By Mary Braswell
At some schools in California, nearly 1 in 5 students say they have either carried a weapon or been injured or threatened with one, according to a new study co-authored by UCLA Social Welfare Professor Ron Avi Astor that examines the presence of weapons in the state’s public middle and high schools and recommends focusing on campus-level conditions that could serve as warning signs for violence.
“Although tragic incidents of shootings in schools are rare and directly affect only a small number of students, tens of thousands of students report bringing weapons to school, and many more see other students in their school carrying weapons,” said Astor, who holds joint appointments at the UCLA Luskin School of Public Affairs and UCLA School of Education and Information Studies.
The study, co-authored with Rami Benbenishty of Hebrew University of Jerusalem, was published recently in the Journal of School Violence.
Based on surveys of nearly 890,000 California students in grades 7, 9 and 11, the research focuses on all types of weapons — not only guns — and assesses how factors such as the level of crime in a school’s surrounding neighborhood, students’ feelings of belongingness or victimization at school, their relationships with teachers and staff, and their perceptions about whether disciplinary practices are fair can heighten or lower the potential for weapons-carrying and violence.
This holistic or school-wide approach represents a significant departure from previous school-violence studies, which have typically sought to identify risk factors around individual students who might pose a threat, Astor noted.
“A major limitation of current ‘shooter’ studies is that they tend to maintain a narrow focus on individual perpetrators,” the authors write. “Although it is very difficult to detect students who perpetrate school shootings, it is possible to identify schools that have many students who are involved with weapons.”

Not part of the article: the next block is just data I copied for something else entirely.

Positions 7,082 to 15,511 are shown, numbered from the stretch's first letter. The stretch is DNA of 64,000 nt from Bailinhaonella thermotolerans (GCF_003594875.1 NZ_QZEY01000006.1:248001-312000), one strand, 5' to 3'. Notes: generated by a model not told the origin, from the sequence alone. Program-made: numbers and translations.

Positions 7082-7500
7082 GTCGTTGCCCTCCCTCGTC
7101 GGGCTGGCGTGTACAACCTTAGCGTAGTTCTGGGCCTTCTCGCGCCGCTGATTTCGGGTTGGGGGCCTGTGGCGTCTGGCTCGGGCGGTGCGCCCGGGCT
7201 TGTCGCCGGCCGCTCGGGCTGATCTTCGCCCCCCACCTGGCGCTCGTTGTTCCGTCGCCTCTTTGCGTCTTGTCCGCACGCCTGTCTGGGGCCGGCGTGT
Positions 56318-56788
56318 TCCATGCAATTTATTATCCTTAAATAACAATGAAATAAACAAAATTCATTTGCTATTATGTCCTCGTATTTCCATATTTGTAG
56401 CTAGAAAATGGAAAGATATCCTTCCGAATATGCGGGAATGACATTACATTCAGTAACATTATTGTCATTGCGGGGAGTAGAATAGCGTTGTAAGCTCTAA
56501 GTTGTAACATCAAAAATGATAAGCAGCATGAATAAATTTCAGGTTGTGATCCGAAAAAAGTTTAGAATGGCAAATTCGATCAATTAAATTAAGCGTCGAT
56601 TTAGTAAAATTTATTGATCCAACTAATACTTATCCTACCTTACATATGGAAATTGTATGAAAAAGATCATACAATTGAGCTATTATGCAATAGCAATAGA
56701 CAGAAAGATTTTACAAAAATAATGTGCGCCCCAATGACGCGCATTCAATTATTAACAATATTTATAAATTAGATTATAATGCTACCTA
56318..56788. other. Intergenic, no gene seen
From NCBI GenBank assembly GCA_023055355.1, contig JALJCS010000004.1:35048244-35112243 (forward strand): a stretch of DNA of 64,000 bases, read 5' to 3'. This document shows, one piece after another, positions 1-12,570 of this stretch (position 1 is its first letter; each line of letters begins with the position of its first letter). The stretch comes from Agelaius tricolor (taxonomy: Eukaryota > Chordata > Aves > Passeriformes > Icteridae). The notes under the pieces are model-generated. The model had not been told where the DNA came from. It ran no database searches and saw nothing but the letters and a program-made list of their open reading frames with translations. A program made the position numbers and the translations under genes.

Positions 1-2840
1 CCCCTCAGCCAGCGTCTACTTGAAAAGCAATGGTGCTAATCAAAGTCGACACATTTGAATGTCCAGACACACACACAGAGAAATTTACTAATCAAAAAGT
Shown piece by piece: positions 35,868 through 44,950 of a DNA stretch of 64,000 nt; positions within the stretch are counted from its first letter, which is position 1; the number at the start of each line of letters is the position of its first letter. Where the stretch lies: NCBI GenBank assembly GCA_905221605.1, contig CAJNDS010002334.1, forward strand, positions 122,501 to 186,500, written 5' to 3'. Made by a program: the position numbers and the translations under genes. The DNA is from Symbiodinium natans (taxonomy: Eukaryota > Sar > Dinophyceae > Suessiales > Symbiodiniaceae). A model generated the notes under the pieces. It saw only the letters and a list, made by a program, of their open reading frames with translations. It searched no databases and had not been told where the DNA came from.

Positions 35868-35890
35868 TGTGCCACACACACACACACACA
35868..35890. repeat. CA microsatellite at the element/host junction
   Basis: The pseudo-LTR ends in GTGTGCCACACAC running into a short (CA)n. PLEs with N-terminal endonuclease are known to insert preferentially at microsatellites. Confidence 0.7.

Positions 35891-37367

The number of students who reported seeing weapons on campus is very low at many schools, according to the study, which included a representative sample of students from every county in the state who completed the California Healthy Kids Survey between 2013 and 2015.
However, in 3.3% of schools, more than 15% of students reported carrying a weapon, and in 5.8% of schools, at least 15% of students said they had been injured by a weapon or threatened with one. It is at these schools in particular, Astor and Benbenishty say, that an approach focused on improving campuswide conditions can bear the most fruit.
“It is imperative to develop a monitoring system to identify such schools and channel resources to this vulnerable group of students, educators and parents,” said Astor, who teaches a UCLA undergraduate course on ways to improve school safety. “We must create opportunities to hear their voices and explore local solutions that make their schools safer.”
Fostering a warm, supportive school environment is key to reducing the presence of weapons and creating a truly safe campus, according to the authors, whose previous research has demonstrated that prioritizing a culture of care, funneling more resources to vulnerable schools and elevating the voices of students, teachers and students leads to a drop in the number of weapons at schools.
“Students who trust that teachers support them and have a sense of safety in school may be less inclined to bring weapons to school,” the authors write.
In this new study, Astor and Benbenishty also focus on the unintended negative consequences of past efforts to deter individual shooters by “hardening” schools with metal detectors, security cameras and armed staff, as well as “active shooter” drills and harsh mandatory punishments that research shows often demonstrated bias against students of color.
These measures, they noted, frequently created fortress-like campuses that greatly diminished students’ well-being, heightened the fear of violence on school grounds and sent more of the nation’s children into the school-to-prison pipeline.
“Schools,” the authors conclude, “could develop a variety of caring and supportive approaches to reduce weapons-related behaviors … that do not include law enforcement methods and do not increase the school-to-prison pipeline.”